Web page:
Given low charges for water, incentives such as discounts for low water consumption might not have the desired effect, Water Resources Agency (WRA) Director-General Yang Wei-fu (楊偉甫) said yesterday.
Yang made the remarks at a legislative committee meeting on the threat of a water shortage caused by low rainfall, with water levels at the nation’s reservoirs continuing to decline and possibly reaching “alarming levels.”
Although some rain fell in the northern parts yesterday, the water level at the Shihmen Reservoir (石門水庫) has continued to drop, the agency said.
As of 9am yesterday, Shihmen’s water level had fallen to a new low this year of 220.71m, the agency’s northern region office said.
That was slightly above the 215m level that the government designates as an “alarm level.”
The catchment area of the reservoir received only 5.5mm of precipitation on Sunday, far below the reservoir’s needs after a long dry spell.
Because of low amount of spring rainfall this year, water levels at other major reservoirs, such as Baoshan (寶山水庫) and Baoshan No. 2, are all at risk.
Chinese Nationalist Party (KMT) Legislator Lai Shyh-bao (賴士葆) said the agency should give users discounts similar to those offered by Taiwan Power Co (Taipower), in which the more a subscriber conserves, the bigger the discount provided, to help reduce water consumption.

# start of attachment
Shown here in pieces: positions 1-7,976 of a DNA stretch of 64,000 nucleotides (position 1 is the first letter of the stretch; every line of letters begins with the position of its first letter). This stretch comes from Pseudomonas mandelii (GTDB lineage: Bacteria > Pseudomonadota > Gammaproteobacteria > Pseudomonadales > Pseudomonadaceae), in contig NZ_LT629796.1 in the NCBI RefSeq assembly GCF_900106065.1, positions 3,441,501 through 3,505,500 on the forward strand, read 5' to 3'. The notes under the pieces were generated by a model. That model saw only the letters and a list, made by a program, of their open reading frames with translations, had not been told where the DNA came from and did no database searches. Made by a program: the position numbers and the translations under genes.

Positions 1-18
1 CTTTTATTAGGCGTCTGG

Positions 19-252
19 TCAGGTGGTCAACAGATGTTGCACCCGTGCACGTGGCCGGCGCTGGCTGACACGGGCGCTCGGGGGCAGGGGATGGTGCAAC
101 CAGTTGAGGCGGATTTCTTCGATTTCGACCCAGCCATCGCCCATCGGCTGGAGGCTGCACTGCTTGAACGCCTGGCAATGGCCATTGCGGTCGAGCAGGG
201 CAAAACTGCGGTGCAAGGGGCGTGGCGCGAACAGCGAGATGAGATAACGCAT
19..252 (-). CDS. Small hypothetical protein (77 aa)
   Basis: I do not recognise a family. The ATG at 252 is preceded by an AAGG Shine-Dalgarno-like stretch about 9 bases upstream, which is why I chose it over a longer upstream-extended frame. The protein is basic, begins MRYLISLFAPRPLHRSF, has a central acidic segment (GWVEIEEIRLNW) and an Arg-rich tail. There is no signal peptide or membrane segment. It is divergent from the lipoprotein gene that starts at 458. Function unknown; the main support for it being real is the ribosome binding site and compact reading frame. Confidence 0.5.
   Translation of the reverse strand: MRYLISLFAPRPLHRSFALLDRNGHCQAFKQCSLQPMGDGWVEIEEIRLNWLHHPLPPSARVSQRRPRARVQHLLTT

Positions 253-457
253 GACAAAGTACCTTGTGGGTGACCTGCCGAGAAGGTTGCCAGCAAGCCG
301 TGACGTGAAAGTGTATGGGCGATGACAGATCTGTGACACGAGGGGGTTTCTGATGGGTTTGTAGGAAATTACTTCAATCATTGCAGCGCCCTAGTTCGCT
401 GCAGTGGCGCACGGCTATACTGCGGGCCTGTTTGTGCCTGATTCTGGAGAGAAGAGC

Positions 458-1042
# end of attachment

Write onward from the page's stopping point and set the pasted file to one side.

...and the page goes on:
Yang said the agency implemented several water conservation measures last year, including subsidies for the purchase of water conservation equipment.
“The problem is Taiwan’s water rates are comparatively low, so these incentives failed to achieve the same effects as those offered by Taipower,” he said.
Asked about the recycling rate for industrial water, Yang said the rate was between 63 percent and 65 percent nationwide, and about 85 percent for the high-tech industry, resulting in an overall average of 75 percent.
There was still room for improvement, he said.
Yang said the country was also often troubled by inadequate precipitation in the first half of the year and too much rain in the second half.
The government has been implementing consumption controls and water conservation measures since early this year, and water use has dropped by about 95 million tonnes so far this year, he said.
In the agricultural sector, the government has yet to impose fallow land requirements but has reduced water supplies to the sector, he said.
He said that if precipitation remained low, the agency might have to impose a second phase of water rationing at the end of the month. Non-urgent water supplies for purposes such as for street-cleaning will be halted, while supplies to swimming pools, car-washes, saunas and heavy users will be slashed by 20 percent per month and those to industrial users will be cut by 5 percent.
The agency implemented its first phase of water rationing in Hsinchu County on March 18 and expanded it on April 1 to cover Banciao (板橋) and Sinjhuang (新莊) in New Taipei City (新北市), as well as Taoyuan and Miaoli counties, Greater Taichung and Changhua County.
The rationing has taken the form of reduced nighttime water pressure for households.